DDR5 uses an explicit full rate clock. The clock signal clocks the command signal and the strobe signal clocks the data. The bus is wide and single ended. A server blade may contain over a thousand parallel data lanes. The read and write commands are bidirectional. This means that read and write data overlaps. Unlike other serial bus signals, the strobe and data can be bursty with idle states. DDR5 will operate at a much higher speed in comparison to its predecessor. It is known that DDR5 will be at least double the speed of DDR4. This means there are several characteristics of the signal that need to be tested and verified differently than DDR4. DDR1, DDR2, and DDR3 operate up to 2133 MT/s.
Hyper speedThe signals use high speed transmission lines where timing and impedance are problematic for designers. DDR4 technology is where the big change happened. DDR4 operates up to 4200 MT/s and is considered a high-speed serial bus. Validating the data valid window with eye diagrams and receiver masks is a key task for the designer. Now with DDR5 operating at the hyper speed of 6400 MT/s, the big question is: can an open eye be achieved? If so, the tests used for the design stage of DDR4 will also apply to the design stage of DDR5. If not, we may need to use techniques like equalization to open the DDR5 eyes, as is often done with serial buses.
Signal integrity is a big issue in characterizing DDR5 DRAM transmitters. The number one challenge when it comes to testing a DDR5 design is the ability to separate read and write data. Legacy methods, such as using strobe and data signals or identifying the read and write pre-amble pattern, may no longer be applicable. Since signal integrity is going to be a major challenge, new test parameters may be required in addition to legacy timing and electrical and eye diagram tests. Jitter may also now become an important component for characterization in the design. Faster data rates especially at speeds higher than 3600 MT/s may cause the eye to close.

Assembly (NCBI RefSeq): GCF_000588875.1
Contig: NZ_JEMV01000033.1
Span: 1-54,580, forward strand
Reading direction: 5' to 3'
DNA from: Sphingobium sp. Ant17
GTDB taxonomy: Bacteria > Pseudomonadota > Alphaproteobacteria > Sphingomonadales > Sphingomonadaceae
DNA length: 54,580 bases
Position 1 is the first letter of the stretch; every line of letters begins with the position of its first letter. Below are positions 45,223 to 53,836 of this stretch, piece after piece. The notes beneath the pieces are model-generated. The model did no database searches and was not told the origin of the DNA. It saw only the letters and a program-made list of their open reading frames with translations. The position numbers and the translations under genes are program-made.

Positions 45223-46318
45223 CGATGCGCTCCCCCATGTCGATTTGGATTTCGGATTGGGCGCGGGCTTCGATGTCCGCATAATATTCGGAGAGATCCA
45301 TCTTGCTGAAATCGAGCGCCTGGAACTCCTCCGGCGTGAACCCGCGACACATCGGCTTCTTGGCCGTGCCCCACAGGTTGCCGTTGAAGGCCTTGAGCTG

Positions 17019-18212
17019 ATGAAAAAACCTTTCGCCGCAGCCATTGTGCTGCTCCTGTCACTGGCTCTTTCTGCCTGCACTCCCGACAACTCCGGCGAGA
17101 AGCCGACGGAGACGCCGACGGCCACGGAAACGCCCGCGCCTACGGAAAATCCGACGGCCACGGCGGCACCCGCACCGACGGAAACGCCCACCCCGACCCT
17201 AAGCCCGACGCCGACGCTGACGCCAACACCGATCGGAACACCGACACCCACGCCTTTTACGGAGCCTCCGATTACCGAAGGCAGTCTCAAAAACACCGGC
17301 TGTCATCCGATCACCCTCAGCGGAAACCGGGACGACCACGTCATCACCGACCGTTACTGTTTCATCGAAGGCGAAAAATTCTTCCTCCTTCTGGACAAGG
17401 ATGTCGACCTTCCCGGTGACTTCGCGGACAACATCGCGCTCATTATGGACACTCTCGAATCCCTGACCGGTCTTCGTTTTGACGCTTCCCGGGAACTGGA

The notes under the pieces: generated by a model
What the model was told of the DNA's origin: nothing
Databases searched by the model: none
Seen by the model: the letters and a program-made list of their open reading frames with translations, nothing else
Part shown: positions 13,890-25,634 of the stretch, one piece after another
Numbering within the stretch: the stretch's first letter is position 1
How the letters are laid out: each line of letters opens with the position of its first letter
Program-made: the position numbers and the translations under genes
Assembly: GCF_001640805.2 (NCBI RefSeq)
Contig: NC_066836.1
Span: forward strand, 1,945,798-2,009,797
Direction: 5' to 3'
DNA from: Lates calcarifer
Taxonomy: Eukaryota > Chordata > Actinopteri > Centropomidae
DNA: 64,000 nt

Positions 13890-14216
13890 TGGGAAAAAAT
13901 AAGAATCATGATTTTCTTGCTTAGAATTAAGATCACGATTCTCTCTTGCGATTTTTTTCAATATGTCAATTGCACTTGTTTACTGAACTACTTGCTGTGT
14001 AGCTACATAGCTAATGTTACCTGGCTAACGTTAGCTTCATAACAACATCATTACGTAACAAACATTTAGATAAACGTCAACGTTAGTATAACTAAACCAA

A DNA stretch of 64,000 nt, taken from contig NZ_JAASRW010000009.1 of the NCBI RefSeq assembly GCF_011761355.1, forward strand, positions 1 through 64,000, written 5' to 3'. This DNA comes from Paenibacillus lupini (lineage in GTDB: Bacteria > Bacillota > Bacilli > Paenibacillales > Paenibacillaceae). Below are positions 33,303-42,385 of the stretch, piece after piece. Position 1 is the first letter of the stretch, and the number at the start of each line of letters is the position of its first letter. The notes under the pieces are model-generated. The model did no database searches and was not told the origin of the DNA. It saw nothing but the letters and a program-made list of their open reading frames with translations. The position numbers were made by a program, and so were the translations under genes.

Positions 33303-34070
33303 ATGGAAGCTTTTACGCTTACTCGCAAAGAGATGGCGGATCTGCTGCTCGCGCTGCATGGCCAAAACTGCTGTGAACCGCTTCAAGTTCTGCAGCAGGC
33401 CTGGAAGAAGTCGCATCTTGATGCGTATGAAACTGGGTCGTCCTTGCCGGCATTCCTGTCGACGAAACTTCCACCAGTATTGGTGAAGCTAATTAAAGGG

This means that every little bit of margin counts. Great consideration should be placed on noise and jitter performance when choosing any test equipment. New methods to characterize the data will also be required if there is no eye. It may be that an equalization method, such as decision feedback equalization, is needed to open the eye for making any eye diagram measurement.
Access to the signalsBefore we can do any characterization work, however, we first need to gain access to the signals of interest such as clock, strobe, data, and command. If there are vias available, they are the best place to access these signals because you can probe directly at the balls of the DRAM. However, via access is limited, especially when boards are loaded with multiple devices with as little keep out volume as possible.
The next option would be to use a BGA interposer. The interposer routes out all signal of interests for testing. It is soldered using a BGA rework station to the board and the DRAM is soldered onto the interposer with a BGA rework station. ZIF or micro probe heads are used to provide the connections to the oscilloscope. It is very important to not break the bus when you load the interposer.